Aviation basics for the Australian Women's Corps October 1941

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Where: Queensland, Brisbane, Australia

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When: 01 January 1941

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Description: Women around the table are members of the R.A.A.F and the woman, middle left with the brimmed hat is a member of the W.A.C. (Description supplied with photograph.)
Negative Number : 102813
Online access : hdl.handle.net/10462/deriv/92913
Copyright status : Out of copyright.
Condition of use : You are free to use without permission. Please attribute the State Library of Queensland.


Owner: State Library of Queensland, Australia
Source: Flickr Commons
Views: 508
women war military servicearmyfemaleworld 2 state library queensland photographs collection aviation australian womens corps learning wwii

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    • 25/Mar/2023 11:53:46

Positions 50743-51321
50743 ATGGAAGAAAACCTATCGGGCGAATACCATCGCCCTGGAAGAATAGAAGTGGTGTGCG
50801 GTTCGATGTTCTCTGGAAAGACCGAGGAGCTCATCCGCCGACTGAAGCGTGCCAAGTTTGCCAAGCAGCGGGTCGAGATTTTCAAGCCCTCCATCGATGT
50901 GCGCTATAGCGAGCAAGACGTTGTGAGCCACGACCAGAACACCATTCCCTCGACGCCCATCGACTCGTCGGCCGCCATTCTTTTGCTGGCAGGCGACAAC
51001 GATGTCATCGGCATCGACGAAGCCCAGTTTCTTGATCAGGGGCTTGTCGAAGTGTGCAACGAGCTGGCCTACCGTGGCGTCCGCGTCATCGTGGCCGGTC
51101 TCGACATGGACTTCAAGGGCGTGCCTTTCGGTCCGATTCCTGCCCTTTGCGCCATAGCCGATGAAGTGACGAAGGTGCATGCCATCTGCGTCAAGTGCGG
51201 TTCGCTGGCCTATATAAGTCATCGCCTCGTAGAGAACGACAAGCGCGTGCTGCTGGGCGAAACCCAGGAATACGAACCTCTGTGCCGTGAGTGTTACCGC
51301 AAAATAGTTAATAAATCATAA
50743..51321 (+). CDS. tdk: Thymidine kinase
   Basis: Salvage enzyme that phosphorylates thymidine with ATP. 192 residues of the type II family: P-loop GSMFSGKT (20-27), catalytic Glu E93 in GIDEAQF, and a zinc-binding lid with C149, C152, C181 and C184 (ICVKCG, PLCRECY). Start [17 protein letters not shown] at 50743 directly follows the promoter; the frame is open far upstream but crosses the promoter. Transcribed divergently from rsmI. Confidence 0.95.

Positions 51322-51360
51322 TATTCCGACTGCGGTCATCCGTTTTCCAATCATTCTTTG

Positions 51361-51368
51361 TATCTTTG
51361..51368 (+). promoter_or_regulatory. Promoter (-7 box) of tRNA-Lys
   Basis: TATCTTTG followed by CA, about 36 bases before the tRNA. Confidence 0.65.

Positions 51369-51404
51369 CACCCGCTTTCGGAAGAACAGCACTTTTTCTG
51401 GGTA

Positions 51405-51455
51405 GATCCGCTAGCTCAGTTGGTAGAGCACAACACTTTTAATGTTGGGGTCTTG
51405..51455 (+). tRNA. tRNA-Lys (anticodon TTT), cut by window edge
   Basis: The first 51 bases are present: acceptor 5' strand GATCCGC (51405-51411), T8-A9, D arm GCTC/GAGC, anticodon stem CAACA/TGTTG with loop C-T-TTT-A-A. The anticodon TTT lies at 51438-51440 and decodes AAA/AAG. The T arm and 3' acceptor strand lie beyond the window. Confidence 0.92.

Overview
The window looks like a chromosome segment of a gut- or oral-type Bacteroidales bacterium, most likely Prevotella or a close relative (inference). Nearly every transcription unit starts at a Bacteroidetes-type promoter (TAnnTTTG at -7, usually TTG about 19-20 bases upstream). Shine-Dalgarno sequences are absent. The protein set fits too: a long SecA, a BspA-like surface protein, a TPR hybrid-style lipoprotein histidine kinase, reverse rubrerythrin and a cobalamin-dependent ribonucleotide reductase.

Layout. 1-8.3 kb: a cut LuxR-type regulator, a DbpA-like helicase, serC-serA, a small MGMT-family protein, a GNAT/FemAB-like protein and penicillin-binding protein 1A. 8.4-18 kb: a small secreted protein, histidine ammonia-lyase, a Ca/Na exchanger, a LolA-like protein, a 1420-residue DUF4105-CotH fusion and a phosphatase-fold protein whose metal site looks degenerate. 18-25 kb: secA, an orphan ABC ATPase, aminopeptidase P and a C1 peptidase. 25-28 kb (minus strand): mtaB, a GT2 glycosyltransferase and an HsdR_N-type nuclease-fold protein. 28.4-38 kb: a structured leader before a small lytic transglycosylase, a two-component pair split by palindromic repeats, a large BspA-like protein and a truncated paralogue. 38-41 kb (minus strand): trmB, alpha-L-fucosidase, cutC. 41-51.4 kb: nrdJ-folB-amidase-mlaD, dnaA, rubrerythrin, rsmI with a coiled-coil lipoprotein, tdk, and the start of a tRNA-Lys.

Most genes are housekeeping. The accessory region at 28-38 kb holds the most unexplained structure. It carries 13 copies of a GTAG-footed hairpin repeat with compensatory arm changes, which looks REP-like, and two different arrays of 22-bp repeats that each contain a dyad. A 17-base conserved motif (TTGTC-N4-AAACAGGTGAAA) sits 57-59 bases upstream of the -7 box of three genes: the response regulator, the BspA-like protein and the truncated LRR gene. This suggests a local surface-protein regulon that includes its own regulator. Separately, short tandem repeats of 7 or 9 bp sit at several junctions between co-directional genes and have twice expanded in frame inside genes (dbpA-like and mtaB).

The Australian Women's Army Service became operational in October 1941. Preference was given to women with signals and administrative skills. They were paid wages equal to two-thirds that of their male equivalent. awas01.jpg (17396 bytes) Melbourne, Australia. 1942-08. Driver Doreen Kirkpatrick, of the Australian Women's Army Service wearing her best uniform and smile. They were restricted to service within Australia. The AWAS had their own rank and administrative arrangements and they reported to the Chief of General Staff (CGS). The Commanding Officer or "Controller" of the AWAS was equivalent to a Lieutenant Colonel. Approximately 24,000 women enlisted in the AWAS during WW2. 3,618 of these served with the Royal Australian Artillery (RAA) and 3,600 with the Corps of Signals. By 1945 some women were allowed to serve at the advanced headquarters in Lae, while some other were sent to Hollandia. A 1941 report on AWAS It is expected that by the end of the year Australia will have 20,000 women in the uniform of the Australian women's army service. Already five thousand of these women are on the army strength and have been able to release an equivalent number of men for more active service in the field. Should the 20,000 objective be reached it will mean that an extra division of fighting troops will be available for service in the front line. So far the women's army has only been used for light duties on headquarter establishments where they have been able to take over the work of clerks, orderlies, cooks, waitresses and motor drivers. Recently, however, some have been taken into the signals section of the army and it is expected that others will eventually be trained in the use of anti-aircraft equipments. The rapid progress made in the organisation of the AWAS, and the success that has crowned their work, is an indication that the women of Australia are gallantly taking their part in what is gradually becoming an "all-in national war effort". The formation of the Women's Royal Australian Army Corps was to become a reality after World War II and The disbandment of the Australian Women's Army Service (AWAS) in June 1947. Source: www.diggerhistory.info/pages-conflicts-periods/ww2/pages-...